2.2. Genomic Census of Traits

We conducted a genomic census for both structure and function datasets by counting the occurrence (presence/absence) and abundance (redundant counts) of traits in all proteomes and functionomes. These data matrices were then scanned to generate Venn diagrams and boxplots displaying patterns of trait sharing both between and within proteomes and functionomes of superkingdom groups.

2.3. Calculating the Spread of Traits in Proteomes and Functionomes

The spread of each trait in a superkingdom was calculated by an -value indicating the number of proteomes/functionomes harboring a trait divided by the total number of proteomes/functionomes in that organismal group. The -value approaches one for ubiquitous traits but is lower for those that are less widely distributed.

2.4. Estimating the Evolutionary Age of Traits

We used a relative time scale to pinpoint the origin of FSFs in molecular evolution. This scale was defined by node distance (nd) as calculated from a phylogenetic tree of FSF domains (see [26, 28, 35] for practical details). Technically, nd is the distance of a particular trait from its position on the phylogenetic tree to the root node. It is given on a scale from 0 (the most ancient or root node) to 1 (highly derived or terminal node). Biologically, it reflects the evolutionary age of an FSF relative to other FSFs. nd has been successfully used in the past to describe important events in the evolution of cells (e.g., [26, 28]) and could be considered a reliable proxy to estimate the origin of molecular traits in organisms.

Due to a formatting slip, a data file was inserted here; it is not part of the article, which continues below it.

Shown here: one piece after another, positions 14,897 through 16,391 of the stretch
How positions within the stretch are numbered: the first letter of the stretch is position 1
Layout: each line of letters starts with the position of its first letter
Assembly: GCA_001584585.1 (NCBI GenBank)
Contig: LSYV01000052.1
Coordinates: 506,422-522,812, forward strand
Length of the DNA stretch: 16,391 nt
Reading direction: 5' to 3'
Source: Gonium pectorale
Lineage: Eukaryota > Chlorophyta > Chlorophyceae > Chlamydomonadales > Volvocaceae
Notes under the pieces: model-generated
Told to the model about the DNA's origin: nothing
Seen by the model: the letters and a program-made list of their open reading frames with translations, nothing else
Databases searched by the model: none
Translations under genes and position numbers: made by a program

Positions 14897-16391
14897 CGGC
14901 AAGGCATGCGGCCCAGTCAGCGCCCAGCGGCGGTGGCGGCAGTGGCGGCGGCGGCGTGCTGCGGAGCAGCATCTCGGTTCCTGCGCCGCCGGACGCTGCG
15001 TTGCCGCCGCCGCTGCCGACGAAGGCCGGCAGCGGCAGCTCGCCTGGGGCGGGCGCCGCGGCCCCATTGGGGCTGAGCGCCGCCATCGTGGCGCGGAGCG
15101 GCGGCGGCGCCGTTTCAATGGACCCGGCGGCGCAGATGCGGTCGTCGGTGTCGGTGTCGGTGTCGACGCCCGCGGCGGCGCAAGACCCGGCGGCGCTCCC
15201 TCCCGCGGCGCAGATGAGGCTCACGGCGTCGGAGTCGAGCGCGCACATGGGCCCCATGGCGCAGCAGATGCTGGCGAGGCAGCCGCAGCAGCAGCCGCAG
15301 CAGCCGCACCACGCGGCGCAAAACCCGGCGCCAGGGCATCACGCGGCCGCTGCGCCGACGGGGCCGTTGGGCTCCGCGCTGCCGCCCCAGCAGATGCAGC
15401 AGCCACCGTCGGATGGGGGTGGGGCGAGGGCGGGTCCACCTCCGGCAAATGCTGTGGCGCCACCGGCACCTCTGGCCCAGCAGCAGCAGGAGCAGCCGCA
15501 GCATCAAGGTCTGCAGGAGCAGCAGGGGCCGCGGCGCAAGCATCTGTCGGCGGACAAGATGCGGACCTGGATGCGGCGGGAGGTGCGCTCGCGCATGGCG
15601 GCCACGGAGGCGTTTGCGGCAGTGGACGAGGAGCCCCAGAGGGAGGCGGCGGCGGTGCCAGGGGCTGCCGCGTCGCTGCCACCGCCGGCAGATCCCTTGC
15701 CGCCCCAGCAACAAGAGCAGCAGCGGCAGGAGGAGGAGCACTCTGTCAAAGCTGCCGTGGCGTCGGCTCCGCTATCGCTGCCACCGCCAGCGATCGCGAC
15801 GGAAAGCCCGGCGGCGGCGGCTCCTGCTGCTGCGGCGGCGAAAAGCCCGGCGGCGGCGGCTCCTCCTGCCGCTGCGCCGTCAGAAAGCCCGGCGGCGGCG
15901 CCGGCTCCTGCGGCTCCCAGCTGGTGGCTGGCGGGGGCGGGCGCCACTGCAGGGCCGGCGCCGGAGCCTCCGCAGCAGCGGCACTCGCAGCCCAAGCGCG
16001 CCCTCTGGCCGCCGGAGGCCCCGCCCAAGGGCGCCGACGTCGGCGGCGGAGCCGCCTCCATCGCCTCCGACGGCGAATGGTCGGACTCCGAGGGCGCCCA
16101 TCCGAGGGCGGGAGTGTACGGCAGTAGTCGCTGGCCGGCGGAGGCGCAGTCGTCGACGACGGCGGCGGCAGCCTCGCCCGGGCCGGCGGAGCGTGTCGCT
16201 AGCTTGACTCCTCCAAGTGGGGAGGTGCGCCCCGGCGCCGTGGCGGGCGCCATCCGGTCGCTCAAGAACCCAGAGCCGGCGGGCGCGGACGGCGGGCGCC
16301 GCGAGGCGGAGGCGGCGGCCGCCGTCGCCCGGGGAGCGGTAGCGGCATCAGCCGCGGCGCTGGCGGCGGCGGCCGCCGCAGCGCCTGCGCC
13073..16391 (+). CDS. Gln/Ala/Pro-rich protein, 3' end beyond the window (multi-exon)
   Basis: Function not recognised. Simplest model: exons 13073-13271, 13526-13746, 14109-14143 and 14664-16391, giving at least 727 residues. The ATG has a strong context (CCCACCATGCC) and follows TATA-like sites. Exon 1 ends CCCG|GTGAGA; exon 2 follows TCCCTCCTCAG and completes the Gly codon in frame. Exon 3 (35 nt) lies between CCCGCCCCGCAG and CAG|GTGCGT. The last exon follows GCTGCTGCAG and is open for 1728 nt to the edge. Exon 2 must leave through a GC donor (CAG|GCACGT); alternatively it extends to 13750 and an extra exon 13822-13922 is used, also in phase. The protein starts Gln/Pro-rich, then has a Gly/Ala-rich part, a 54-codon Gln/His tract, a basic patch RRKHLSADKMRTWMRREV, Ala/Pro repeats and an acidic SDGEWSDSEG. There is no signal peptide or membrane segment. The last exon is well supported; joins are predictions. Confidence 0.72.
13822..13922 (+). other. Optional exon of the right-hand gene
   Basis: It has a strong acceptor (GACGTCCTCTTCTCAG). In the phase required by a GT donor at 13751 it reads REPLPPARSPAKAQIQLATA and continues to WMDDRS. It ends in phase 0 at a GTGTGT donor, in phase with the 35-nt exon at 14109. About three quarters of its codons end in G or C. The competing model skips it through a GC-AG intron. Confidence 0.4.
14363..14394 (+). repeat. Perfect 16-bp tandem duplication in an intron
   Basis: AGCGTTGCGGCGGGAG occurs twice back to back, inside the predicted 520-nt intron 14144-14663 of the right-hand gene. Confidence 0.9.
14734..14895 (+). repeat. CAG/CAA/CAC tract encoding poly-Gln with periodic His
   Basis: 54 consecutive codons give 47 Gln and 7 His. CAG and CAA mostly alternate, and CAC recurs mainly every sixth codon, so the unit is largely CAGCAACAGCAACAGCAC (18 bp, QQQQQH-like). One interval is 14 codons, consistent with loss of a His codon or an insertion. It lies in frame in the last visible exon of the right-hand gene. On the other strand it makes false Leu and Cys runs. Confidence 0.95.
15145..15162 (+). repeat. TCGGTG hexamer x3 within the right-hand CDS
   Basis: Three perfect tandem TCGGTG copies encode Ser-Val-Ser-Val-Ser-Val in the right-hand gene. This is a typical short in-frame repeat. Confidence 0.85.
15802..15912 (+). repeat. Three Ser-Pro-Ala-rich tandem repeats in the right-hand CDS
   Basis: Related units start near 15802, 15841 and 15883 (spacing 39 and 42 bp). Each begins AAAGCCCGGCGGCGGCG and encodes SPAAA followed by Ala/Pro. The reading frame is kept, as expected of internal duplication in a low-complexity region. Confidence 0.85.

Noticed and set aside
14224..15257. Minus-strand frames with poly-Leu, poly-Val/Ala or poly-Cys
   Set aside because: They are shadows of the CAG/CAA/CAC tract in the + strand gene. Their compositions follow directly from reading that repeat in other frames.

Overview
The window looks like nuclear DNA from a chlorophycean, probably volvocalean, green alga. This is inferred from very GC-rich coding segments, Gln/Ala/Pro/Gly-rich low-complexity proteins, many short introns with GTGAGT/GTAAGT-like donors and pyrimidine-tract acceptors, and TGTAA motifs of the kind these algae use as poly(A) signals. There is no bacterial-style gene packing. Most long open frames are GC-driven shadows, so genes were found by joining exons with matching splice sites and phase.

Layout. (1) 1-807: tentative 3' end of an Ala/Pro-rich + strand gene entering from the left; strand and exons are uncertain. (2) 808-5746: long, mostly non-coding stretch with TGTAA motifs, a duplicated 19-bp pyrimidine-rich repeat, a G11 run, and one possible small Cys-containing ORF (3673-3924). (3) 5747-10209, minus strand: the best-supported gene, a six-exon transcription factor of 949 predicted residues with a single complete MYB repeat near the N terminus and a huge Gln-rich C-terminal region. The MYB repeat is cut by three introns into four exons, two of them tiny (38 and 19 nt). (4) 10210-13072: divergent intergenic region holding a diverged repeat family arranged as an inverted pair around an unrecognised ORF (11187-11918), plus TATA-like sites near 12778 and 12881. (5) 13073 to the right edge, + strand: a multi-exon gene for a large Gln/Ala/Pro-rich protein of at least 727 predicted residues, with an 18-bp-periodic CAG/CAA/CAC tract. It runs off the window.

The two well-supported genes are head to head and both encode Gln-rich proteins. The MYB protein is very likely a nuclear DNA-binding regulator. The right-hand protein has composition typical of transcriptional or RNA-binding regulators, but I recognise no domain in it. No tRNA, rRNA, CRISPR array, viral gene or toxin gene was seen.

3. Results

3.1. Identifying Vertical Traces